Currently on view:
2016/17 season details coming soon!
Click links below to see artists by month.
For more information about the artists, please click on the images below.
In more than a decade at The Wall Street Journal, Bonds columnist Elizabeth Bernstein has covered education, philanthropy, psychology and religion – all areas in which personal relationships loom large. In her work, she has ranged far and wide, from exposing the backlash against excessive emailing of baby photos to a detailed narrative reconstruction of a matricide. She has received awards from organizations including the New York Chapter of the Society of Professional Journalists’ Deadline Club, the Education Writers Association and the American Psychoanalytic Association. Now, Elizabeth is using her acquired insights and expertise to explore the manifold aspects of human interactions, whether at home, at work or among friends.
Previous to her current position, Elizabeth was a reporter for the Journal’s Weekend Journal section, where she wrote about religion and higher education and focused on national trends. She also launched a weekly philanthropy column at the Journal and served as the Journal’s philanthropy reporter.
Before joining the Journal in 2000, Elizabeth wrote for various publications, including New York Magazine, Forbes, the Chicago Tribune, the Village Voice and Publisher’s Weekly.
Elizabeth received a bachelor’s degree in journalism and English from Indiana University and a master’s degree in journalism with honors from Columbia University. In June, 2008, she completed a Knight Science Journalism Fellowship at MIT, which focused on brain science. She lives in Miami, where she is an avid sailor and scuba diver.
Joseph Cassara was born and raised in New Jersey. He holds degrees from Columbia University and the Iowa Writers’ Workshop. He is the author of THE HOUSE OF IMPOSSIBLE BEAUTIES (Ecco, 2018) which is a finalist for the Lambda Literary Award in Gay Fiction, the Edmund White Award for Best Debut Novel, and was the winner of the National Arts & Entertainment Journalism Award for Best Fiction Book of 2018. He has been the recipient of fellowships from the MacDowell Colony and the Fine Arts Work Center in Provincetown. He is currently an assistant professor of creative writing at the California State University, Fresno.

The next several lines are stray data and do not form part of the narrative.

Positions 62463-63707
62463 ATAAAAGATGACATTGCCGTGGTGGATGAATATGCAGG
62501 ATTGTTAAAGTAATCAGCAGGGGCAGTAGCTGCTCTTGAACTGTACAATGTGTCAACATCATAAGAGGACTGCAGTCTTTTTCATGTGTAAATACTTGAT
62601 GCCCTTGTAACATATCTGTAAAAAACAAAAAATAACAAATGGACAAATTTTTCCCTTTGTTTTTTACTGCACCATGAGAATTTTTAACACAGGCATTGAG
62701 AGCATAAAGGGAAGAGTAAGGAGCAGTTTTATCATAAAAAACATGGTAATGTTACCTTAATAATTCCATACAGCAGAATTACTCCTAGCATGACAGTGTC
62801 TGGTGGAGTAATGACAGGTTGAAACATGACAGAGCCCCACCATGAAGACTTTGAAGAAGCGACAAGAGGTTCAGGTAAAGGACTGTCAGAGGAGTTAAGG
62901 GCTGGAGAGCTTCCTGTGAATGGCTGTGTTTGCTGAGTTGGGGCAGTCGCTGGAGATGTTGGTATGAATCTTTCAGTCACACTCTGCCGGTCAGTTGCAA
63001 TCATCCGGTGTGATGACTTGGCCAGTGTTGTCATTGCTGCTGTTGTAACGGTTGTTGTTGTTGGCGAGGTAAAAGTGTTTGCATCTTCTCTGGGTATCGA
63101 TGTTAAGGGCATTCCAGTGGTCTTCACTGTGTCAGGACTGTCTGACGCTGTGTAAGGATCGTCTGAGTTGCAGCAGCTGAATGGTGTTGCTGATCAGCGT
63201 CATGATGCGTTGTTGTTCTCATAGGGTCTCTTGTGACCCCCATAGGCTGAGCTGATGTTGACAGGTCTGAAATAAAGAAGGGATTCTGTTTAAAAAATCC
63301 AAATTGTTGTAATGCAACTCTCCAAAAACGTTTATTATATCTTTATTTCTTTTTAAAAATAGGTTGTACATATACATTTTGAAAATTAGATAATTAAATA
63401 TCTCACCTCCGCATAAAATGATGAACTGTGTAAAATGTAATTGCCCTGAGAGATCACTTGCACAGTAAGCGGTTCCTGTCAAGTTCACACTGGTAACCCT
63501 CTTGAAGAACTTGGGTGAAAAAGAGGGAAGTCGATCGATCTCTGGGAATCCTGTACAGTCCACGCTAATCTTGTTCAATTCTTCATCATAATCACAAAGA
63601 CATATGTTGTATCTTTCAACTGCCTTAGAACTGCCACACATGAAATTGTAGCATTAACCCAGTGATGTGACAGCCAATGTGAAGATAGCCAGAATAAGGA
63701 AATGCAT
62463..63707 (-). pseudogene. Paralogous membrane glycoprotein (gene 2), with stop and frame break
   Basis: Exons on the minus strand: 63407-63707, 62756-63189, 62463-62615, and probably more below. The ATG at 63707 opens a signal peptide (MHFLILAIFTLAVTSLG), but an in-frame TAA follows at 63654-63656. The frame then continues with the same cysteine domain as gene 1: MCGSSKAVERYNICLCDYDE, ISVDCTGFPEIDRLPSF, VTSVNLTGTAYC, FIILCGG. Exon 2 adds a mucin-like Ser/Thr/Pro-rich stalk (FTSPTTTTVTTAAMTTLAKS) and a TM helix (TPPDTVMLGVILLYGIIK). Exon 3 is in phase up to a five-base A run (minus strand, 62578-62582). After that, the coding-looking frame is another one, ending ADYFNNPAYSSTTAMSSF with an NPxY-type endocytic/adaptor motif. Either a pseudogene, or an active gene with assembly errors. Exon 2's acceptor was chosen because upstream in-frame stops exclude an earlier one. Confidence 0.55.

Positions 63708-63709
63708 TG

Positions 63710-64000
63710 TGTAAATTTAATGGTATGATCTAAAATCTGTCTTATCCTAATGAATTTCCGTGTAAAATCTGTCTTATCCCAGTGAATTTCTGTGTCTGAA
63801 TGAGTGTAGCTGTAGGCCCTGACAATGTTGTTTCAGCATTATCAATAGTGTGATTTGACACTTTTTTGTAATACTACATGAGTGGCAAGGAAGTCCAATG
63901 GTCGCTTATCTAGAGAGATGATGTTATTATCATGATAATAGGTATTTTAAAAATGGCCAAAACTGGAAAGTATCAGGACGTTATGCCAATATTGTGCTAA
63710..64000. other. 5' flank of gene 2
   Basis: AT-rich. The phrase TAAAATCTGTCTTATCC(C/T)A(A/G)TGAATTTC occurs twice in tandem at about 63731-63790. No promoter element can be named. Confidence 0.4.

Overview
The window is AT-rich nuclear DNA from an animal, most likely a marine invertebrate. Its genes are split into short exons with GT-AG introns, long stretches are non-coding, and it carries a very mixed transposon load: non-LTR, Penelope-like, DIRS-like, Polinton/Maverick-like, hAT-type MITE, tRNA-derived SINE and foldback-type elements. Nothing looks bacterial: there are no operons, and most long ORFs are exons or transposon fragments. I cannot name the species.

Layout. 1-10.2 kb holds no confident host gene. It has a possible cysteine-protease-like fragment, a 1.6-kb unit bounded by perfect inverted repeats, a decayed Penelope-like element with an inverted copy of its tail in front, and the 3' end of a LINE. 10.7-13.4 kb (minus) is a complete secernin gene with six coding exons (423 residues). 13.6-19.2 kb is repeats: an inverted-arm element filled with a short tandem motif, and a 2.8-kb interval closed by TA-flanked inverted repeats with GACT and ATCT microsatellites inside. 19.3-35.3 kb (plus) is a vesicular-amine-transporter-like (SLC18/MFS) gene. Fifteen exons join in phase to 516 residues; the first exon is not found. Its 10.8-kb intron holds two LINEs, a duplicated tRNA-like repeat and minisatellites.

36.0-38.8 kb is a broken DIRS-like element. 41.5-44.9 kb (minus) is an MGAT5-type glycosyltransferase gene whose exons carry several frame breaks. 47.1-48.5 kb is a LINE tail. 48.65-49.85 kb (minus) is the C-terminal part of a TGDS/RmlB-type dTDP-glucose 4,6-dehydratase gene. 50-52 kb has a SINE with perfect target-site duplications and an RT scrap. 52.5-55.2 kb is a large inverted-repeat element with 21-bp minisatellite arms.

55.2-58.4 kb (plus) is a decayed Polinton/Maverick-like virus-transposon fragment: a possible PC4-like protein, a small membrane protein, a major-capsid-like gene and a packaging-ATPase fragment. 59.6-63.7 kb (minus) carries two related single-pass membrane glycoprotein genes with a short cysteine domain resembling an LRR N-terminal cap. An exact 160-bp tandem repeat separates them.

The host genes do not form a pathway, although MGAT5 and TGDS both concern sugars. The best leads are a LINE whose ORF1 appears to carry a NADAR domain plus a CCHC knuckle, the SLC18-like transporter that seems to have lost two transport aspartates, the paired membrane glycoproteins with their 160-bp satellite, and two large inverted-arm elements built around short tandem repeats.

Sandra Williams is a visual artist that works across a broad range of mediums including cut paper, Community Art, murals and painting. Her work has been exhibited at SOFA New York, Ann Nathan Gallery in Chicago, the Museum of Contemporary Art in St. Louis, Missouri and National Amazon University in Puerto Maldonado, Peru. Her work is included in the Howard Tullman Collection, The Museum of Contemporary Craft in Portland Oregon and several private collections. She has been an artist in residence at BigCi (Bilpin International Ground for Creative Investigation, Australia) Arquetopia, Puebla, Mexico, Wayfarers, New York, New York, The Contemporary Crafts Museum in Portland, Oregon and with the Amazon Conservation Association in Madre de Dios, Peru. Recognition for her work in Community Arts includes a Mayor’s Art Award, ten Parents Association Awards for Contributions to Students, and two Hixson-Lied Awards for Outreach, Engagement and Service. Her most recent work contains variations on the theme of ecotone, the area where two communities meet and integrate. Traditionally, the term refers to ecological communities, such as the zone where the plains and desert meet the rainforest and the biodiversity that occurs there. Yet it can also refer the zone where “nature” and “culture” intersect—where city meets the preexisting natural environment and the tension resulting from this intersection. It may also refer to a metaphorical overlapping of narrative and place. The cut paper works tell an urgent, timely store that words alone cannot hold. The arts have long communicated issues, influenced and educated people, and challenged dominant paradigms by providing a throughway to share subtle narratives, hidden stories. Where words fail, visual arts provide a conducive atmosphere for receiving information, encouraging people to reflect on unpalatable topics through the lens of aesthetics. The work in Ecotone brings somber but vital content—remote, endangered landscapes and disappearing species—to new audiences.
Additional work includes social practice projects that range from working with incarcerated populations on the improvement and development of soft goals to large scale events engaging 800-1500 community members on activities that mainstream marginalized populations.